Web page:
We were pressed against the back wall behind a tangle of dresses and hangers, the Boone’s Farm in our stomachs rising against the reek of moth balls. Blue and red flashing lights stabbed under the bifold doors, licking my guilty socks.
She took my hand, and suddenly nothing else mattered.
Chip Houser’s short fiction has appeared in Daily Science Fiction, New Myths, Every Day Fiction, and elsewhere. He’s a graduate of the Odyssey Writing Workshop, has an MFA in Creative Writing from UMSL, and thinks cedar is the better option for closets.
The chief of detectives saw one of his precinct’s best undercover cops with the lower part of his face nearly covered with blood.
“What happened to you, Morrissey?”
“I was playing dead for a sting operation, Captain, and then my nose got caught in the zipper of a body bag.”
John H. Dromey has had short fiction published in Alfred Hitchcock’s Mystery Magazine, Crimson Streets, Stupefying Stories Showcase, and elsewhere.
“Any progress on the kidnapping case?” the captain asked.
“No, sir. We can’t proceed until we have a consultation with Detective Eunice Murphy.”
“Why do you need her help? She’s been retired for years.”
“The ransom note is written in cursive, and nobody on the task force can read it.”
John H. Dromey has had short fiction published in Alfred Hitchcock’s Mystery Magazine, Betty Fedora, Crimson Streets, and elsewhere.
Having appropriated a sturdy broom from a dockside warehouse, the constable now clung to the edge of the jetty, desperately jabbing downwards. Damned if he was going to let paperwork ruin his evening.
One final thrust and the swift current began tumbling the corpse downriver, the neighbouring precinct’s problem now…
O.L. Humphreys knows little or nothing of police work but considers himself above par in the practical application of brooms. He has previously been published in Terror Tree Pun Book of Horror Stories, Dark Lane Anthology Volume One, and, of course, 50-Word Stories. You can keep up to date with his work on Facebook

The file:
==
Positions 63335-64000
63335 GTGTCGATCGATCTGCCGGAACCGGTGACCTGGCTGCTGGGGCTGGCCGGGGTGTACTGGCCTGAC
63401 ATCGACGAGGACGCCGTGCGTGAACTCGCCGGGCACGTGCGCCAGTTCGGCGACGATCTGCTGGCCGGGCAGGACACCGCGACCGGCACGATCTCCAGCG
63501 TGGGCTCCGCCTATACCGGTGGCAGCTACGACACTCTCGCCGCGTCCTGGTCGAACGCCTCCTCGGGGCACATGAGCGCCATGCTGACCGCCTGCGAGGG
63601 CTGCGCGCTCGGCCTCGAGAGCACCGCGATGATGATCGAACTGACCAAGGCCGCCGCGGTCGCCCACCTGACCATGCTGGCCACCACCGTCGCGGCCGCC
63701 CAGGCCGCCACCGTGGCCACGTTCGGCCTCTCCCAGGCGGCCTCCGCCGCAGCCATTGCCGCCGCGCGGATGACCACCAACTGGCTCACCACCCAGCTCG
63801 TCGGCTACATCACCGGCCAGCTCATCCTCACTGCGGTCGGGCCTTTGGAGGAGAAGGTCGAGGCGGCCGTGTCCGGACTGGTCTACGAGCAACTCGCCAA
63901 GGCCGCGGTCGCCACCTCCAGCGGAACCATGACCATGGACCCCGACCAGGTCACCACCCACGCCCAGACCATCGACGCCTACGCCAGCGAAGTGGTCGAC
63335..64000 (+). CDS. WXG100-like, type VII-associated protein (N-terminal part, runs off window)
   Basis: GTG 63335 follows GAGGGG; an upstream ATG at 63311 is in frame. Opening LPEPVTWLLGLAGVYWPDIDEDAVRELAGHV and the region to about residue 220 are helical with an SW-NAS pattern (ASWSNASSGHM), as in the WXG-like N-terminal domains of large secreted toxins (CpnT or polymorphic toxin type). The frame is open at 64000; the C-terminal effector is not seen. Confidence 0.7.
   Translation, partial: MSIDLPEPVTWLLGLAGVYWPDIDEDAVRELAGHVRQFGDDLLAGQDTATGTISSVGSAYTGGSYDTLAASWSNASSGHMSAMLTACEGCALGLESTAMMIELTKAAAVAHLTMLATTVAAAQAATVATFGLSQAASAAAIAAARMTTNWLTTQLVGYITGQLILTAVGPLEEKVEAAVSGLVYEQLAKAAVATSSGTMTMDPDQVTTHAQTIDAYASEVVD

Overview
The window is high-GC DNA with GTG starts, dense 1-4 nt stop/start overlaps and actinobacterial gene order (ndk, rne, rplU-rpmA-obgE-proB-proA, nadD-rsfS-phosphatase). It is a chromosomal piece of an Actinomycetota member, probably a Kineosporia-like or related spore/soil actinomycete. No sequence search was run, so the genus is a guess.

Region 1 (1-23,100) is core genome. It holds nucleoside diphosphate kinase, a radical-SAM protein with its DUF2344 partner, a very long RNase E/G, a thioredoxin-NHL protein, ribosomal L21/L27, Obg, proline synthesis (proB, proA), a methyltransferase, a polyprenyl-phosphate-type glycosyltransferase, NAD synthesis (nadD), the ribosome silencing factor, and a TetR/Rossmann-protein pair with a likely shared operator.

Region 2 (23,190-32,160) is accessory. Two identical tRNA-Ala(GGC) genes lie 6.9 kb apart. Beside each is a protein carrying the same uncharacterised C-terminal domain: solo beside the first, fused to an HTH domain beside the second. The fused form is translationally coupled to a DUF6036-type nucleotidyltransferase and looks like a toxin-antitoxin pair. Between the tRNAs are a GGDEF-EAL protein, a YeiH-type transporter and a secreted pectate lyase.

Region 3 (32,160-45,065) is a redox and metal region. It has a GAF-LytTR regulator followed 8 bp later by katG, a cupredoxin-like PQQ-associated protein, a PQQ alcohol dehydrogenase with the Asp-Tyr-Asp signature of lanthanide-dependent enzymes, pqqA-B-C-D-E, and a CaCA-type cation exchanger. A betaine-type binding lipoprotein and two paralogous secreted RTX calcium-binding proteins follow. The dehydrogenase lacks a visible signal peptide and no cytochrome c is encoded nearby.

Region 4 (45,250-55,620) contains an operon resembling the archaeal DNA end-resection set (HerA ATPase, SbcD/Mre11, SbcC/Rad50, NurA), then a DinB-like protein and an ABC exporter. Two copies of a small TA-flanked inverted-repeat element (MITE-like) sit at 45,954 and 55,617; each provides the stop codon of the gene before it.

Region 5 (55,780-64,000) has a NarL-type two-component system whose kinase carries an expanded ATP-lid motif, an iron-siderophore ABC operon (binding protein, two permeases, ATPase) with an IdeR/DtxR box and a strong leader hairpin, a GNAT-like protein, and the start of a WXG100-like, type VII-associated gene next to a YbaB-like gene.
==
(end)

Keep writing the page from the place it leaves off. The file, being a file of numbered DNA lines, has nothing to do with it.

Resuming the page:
A drip from the ceiling splatters onto his forehead.
“His eyes… They open,” is heard in broken English.
A fuzzy recollection of the previous night arises.
A fight with burglars in the hotel room upstairs.
A knife flashed and bodies fell.
Another drip, blood… But whose, and why the handcuffs?
John B Sinclair is a much-travelled Scot who has now returned to Scotland, where he enjoys freelance writing on a variety of subjects.
The Lime Bandit was finally in handcuffs.
As they tossed him in the police car, they struggled to discover the origin behind his namesake (his crimes were never lime-related at all) but he just laughed.
They would find out soon enough; the strategically hidden tick nests would be mature soon.
Brandon is an undergraduate student with no online presence whatsoever. He’ll start up a webcomic eventually, though. How’s that for dedication?
“One last thing, Officer Markham.”
“Look out for youths wearing baggy trousers. That’s the mark of the Hooligans’ Club!”
“Yes, sir!” Markham strode off on patrol.
The Captain chuckled. Rookies were so gullible!
He felt differently later, while processing the paperwork for seventeen wrongful arrests of baggy-trousered teenagers.
This story is based on the title suggested by Nicholas Barlow.